Lady Ryder of Warsaw, better known as Sue Ryder, looked fragile but possessed great dynamism, remarkable  determination and deep reserves of compassion.

Sue was born in July 1924. War broke out in 1939. At first Sue worked in a local hospital near her home. In 1940 she saw the first of the war casualties. In June 1940 she joined the First Aid Nursing Yeomanry as a volunteer. After training she was sent to Special Operations Executive [SOE] headquarters in Baker Street, London. She was posted first to the Czech Section and then to the Polish section. This section dealt with the Polish resistance and trained agents to enter Poland, collect intelligence and sabotage the German war effort. Sue met and worked with these men and women. She learned of their lives abroad, their suffering and their treatment when captured, tortured and executed. She was posted abroad with her section and served in North Africa and then Italy. She saw the inside of some concentration camps and was privy to detailed reports of many others. It made an indelible impression upon her. In 1942, Sue volunteered to do relief work in Poland when she could be released from SOE duties.

The war ended on 8th May 1945. Sue was 22 years old. She had learned what dehumanisation was like. She was released from SOE and began relief work. At first she worked in France. She drove lorries with supplies to France.

The chaos caused by the destruction of all services and communications left thousands of people with a total lack of purpose and some resorted to crime. Many thousands of Poles had been removed from their homes and left stranded far far from their home country. Some resorted to crime to survive. When caught, they were imprisoned for years. Sue began prison visiting when in France. She saw that many of the Poles imprisoned came from concentration camps. There was No one else to visit them.

In the early 1950s the Red Cross wound down their work in Europe. Sue continued her relief work and prison visiting. She started a holiday scheme for those who were still living in relief camps. At Celle, in Germany, she founded a home for men who had been in prison. Volunteers came from 16 countries to build eight cottages for them. The home was such a success that she decided to expand the project and to add other sanctuaries for the disabled and the sick of all ages.

In 1951/2 Sue returned home on leave. She decided to form a small committee to perform similar work helping the disabled in England. So began the Sue Ryder Foundation. A year later, with her mother's permission, she turned her mother's house at Cavendish, Suffolk, into a home for handicapped people from all over Britain. With the help of volunteers Cavendish was enlarged into a registered home for 41 patients. Sue’s fame spread. In 1956 she was the subject of This is your Life on Television. Over the following years, more homes were opened, not only in England but in Germany, Poland, Yugoslavia and Greece. In time there were more than 80, supported by a network of almost 500 charity shops across Britain and the Continent.

Group Captain Geoffrey Leonard Cheshire, DSO, DFC was awarded the Victoria Cross in May 1944. He had completed over 100 missions as a bomber pilot and had a reputation second to none Bomber command. After the war, he lived a large empty Victorian house near Liss in Hampshire that he had been left by an aunt. One day, he was telephoned by the Matron at the local hospital and asked him to take in a former airman dying of cancer and blocking a bed at the hospital. He agreed. He found there were many others in a similar plight and thus the first home to bear his name was started.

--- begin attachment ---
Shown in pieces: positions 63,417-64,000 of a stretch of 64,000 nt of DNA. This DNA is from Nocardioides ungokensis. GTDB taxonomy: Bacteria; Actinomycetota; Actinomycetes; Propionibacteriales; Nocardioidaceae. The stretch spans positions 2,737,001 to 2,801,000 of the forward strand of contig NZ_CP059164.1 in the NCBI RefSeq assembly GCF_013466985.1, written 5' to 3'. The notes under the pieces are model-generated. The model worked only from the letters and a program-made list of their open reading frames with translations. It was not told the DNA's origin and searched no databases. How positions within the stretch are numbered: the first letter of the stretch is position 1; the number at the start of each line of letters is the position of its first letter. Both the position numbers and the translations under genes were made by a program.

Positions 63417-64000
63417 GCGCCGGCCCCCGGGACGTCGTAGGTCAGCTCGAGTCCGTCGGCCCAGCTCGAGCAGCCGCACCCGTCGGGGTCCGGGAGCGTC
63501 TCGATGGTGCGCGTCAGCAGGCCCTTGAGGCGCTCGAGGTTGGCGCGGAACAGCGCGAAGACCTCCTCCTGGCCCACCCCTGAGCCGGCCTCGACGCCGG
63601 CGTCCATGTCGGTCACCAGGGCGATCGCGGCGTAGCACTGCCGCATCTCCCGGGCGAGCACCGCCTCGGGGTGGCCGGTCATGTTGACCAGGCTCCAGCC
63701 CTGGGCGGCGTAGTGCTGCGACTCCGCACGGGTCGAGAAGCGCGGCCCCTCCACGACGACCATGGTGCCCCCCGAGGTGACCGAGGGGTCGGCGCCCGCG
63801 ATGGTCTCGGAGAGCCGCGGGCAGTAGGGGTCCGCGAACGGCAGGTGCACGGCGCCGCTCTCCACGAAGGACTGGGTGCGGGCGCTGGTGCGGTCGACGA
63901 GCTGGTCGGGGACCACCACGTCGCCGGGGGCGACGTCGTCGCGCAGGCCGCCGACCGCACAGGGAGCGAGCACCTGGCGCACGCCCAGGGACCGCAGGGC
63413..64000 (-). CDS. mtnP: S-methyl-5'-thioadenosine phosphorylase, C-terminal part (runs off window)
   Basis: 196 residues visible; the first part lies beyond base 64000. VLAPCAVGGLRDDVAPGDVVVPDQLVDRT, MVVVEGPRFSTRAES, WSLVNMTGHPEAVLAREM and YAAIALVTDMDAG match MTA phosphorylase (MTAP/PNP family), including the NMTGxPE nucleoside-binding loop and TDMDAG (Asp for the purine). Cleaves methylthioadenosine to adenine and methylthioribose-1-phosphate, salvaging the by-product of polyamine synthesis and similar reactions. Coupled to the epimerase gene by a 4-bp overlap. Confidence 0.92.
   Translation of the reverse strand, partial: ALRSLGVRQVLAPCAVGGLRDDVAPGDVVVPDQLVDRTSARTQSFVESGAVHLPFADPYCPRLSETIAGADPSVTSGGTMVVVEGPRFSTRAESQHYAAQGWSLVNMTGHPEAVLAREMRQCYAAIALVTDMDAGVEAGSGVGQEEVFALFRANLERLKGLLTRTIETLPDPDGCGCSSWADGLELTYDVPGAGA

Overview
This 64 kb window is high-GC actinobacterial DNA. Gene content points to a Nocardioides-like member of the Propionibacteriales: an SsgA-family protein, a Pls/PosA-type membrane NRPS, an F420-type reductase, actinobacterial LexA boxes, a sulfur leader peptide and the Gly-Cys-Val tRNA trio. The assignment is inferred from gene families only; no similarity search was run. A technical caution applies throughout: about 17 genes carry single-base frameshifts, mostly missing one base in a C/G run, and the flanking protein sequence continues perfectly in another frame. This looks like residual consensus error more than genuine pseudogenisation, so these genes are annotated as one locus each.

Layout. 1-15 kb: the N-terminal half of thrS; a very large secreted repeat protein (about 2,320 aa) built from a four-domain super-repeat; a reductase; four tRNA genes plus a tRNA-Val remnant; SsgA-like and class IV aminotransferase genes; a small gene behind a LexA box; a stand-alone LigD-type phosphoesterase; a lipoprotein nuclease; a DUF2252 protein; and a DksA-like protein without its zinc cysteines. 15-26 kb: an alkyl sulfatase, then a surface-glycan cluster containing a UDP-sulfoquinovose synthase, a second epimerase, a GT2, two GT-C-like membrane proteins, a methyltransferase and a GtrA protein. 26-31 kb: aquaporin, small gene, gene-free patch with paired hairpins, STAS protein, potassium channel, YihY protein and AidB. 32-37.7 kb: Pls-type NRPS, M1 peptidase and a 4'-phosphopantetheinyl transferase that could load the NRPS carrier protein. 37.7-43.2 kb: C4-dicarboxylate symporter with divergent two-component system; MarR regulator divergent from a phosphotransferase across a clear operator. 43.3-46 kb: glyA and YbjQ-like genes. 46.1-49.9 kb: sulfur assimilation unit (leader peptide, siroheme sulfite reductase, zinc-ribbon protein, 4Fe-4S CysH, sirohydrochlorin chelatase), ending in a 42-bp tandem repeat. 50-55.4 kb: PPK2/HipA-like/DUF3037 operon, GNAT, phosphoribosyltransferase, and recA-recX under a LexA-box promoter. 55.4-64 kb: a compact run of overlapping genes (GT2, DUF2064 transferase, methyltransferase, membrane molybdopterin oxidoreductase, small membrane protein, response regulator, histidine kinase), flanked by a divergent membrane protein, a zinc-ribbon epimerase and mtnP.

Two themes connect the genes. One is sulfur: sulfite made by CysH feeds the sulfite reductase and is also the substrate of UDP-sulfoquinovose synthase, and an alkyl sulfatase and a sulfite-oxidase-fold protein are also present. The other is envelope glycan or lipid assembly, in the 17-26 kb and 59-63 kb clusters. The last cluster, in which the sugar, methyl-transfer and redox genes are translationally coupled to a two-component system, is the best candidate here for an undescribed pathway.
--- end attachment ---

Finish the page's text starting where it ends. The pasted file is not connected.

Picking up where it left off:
In 1955 Leonard Cheshire invited Sue Ryder to visit his new home for the disabled at Ampthill. Neither of them know of the other’s work. Each told the other of their work. They became friends. In time they became engaged and, on 5 April 1959, they were married whilst in Bombay.

Sue Ryder was appointed OBE in 1957 and CMG in 1976.

In 1975, she and her husband received the International Variety Club's Humanitarian Award, an honour previously won by Dr Albert Schweitzer, the missionary, and Sir Winston Churchill.

In 1978, Sue Ryder was elevated to the Peerage. She realised that the House of Lords could provide her with a useful platform. She took the title Baroness Ryder of Warsaw because, she explained, of her "great admiration, respect and love for the Polish people. I feel I belong to Poland."

In the House of Lords, Lady Ryder spoke regularly in debates on housing, the needs of the sick and disabled, unemployment, drug abuse, race relations and defence. She continued to work indefatigably for her foundation, routinely travelling 50,000 miles a year to visit homes and new sites and to attend official functions. When Poland first began to break free of Communism in the early Eighties, she organised the consignment of weekly lorry loads of aid.

Her husband, Lord Cheshire, died in 1992. She died in 2000 and is survived by their son and daughter - both of whom, like their parents, are involved in charitable work.

Lady Ryder formed a new Charity, the Sue Ryder Prayer Fellowship, which acquired Parmoor for use as a retreat house in 1996. The garden is in the House’s grounds.

Details taken from Child of my Love, her autobiography published in 1986.